Winifred tried to stay strong. But I could hear the sniffles behind me the whole drive home.
I turned the corner and drove up to our house. The driveway was blocked. Three kids were in the street. They were huddled around something and sparkles bounced around them. There was a loud whistle and a fiery streak whooshed into the air. Sparkling tendrils bloomed across the sky.
Molly looked up into the night sky.
I parked on the curb. We got out.
I stood there-a bloody, sweaty failure holding Winifred’s hand. The entire street lit up with laughter and fire. Kids and families ran every which way as the sky flashed. Molly leaned on my shoulder. It felt like God had finally decided to make some prayers come true.
The boy who called me Gary smiled. His friend Anthony, the paintball-wielding demon, waved. The third boy stood there with his arms full of rockets.
“Can I try?” Winifred asked.
“Sure,” they said.
I gripped her hand. “Only if I help you.”
The boys stuck three bottle rockets into the grass of my front yard. I got down on one knee. Molly held Winifred behind me. I lit the rockets one by one. They went up into the night sky like magic.
Winifred jumped up and down.
Molly went inside. She returned a few minutes later with a blanket and sandwiches. I shared with the boys and together we lit the black velvet sky ablaze. Winifred squeezed between me and Molly.
“This is the best firework show ever.”
And she was right. Oranges and purples and yellows and fire-apple smoke crackled and popped. I watched the spectrum of colors refract in Molly’s eyes. My heart rate was finally slowing down. I was still in my sweat-stained suit and I looked mad. But that was okay. Because in that moment, I knew the only people for me were the crazy ones, the ones who told their bosses to piss off, who ran and ran and ran and only slept when their hearts gave out. I was suddenly filled with insatiable desire. Desire for love. Desire for my wife. Desire to be something other than a wilted blade of grass, waiting for the winds of fate to blow me in the right direction.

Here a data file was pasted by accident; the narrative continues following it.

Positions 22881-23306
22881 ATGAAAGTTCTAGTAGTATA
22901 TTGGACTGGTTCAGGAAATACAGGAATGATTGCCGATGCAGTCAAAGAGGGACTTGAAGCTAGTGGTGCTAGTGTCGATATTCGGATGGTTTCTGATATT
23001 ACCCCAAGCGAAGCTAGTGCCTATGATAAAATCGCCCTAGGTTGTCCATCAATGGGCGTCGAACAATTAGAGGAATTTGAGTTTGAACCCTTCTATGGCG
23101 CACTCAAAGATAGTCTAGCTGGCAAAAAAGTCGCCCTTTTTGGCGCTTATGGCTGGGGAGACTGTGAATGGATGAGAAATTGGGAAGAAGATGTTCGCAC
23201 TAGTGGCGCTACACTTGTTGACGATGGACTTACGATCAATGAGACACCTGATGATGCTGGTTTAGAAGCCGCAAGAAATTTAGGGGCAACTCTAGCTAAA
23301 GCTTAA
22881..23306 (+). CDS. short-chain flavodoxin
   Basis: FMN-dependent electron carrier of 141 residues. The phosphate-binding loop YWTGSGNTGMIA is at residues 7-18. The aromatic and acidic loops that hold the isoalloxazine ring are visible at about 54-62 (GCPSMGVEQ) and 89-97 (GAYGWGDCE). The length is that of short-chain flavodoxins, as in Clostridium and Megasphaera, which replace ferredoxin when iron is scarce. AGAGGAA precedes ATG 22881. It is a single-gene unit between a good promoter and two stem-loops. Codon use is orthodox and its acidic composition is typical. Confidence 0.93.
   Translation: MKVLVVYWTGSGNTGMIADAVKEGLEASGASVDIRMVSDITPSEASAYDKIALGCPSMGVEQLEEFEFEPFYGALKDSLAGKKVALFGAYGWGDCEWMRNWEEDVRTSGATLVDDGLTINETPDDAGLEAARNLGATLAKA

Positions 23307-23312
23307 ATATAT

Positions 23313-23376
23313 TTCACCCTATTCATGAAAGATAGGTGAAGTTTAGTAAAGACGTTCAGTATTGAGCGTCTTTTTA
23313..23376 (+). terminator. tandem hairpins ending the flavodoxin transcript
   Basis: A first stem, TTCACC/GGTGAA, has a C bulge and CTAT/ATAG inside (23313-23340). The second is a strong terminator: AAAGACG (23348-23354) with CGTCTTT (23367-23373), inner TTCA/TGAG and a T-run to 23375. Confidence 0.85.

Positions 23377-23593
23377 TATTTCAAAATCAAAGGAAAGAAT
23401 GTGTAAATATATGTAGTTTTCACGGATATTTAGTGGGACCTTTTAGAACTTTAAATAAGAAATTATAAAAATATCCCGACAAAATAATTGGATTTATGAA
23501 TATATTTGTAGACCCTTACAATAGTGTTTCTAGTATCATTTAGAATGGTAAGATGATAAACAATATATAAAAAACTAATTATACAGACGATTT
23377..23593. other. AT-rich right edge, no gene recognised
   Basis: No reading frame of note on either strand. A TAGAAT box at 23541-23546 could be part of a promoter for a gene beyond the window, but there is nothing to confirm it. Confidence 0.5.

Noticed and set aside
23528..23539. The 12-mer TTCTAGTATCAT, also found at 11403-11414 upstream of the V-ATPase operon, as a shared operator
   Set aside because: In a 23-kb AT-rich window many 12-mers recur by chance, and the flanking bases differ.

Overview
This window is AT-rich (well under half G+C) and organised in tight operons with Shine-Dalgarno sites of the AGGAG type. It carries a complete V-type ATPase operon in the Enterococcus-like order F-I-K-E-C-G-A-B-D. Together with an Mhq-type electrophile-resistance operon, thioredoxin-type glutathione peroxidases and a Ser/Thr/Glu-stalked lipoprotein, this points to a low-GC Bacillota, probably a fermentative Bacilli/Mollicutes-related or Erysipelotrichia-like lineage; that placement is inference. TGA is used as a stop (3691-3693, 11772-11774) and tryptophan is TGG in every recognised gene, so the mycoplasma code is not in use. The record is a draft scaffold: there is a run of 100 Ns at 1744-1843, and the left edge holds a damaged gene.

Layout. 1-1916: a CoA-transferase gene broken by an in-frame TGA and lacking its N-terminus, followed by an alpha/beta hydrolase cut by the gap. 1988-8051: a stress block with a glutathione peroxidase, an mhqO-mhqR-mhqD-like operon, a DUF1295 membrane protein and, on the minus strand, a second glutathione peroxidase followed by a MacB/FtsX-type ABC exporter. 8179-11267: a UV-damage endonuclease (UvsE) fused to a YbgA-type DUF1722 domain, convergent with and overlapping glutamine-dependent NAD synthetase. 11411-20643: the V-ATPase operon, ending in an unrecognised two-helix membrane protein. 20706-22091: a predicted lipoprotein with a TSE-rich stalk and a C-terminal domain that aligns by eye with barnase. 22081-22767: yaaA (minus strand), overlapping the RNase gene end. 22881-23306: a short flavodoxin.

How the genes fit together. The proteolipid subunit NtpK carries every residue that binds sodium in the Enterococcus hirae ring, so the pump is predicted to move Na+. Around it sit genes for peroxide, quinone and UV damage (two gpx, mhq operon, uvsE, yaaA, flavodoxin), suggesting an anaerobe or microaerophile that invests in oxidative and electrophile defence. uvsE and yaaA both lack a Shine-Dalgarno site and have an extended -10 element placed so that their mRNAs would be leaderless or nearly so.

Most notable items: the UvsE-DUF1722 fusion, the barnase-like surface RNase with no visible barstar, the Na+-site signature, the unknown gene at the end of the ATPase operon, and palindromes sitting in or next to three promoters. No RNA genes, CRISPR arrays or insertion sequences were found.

I leaned over Winifred’s tiny head. A red firework blossomed overhead. I tried to kiss Molly. She pulled away and smiled.
“No kissing. But I won’t call the lawyer yet. You have a mountain to climb.”
The kid who called me Gary, the ring leader, dropped a burnt-out roman candle. He gave me a thumbs up.
“Hey kid,” I said. “What’s your name?”
“Nice to meet you, James.”
James cocked his head to the side. “But I’ve known you for months. You’re Gary.”
“How many god damned times do I have to tell you!”
Molly squeezed my arm. Maybe in the morning I’d buy my own paintball gun and shoot those little pricks off their bikes. But for now, I basked in the joy of knowing my wife wasn’t calling the lawyer yet and I hadn’t let Winifred down.
Maybe her Dad was all right?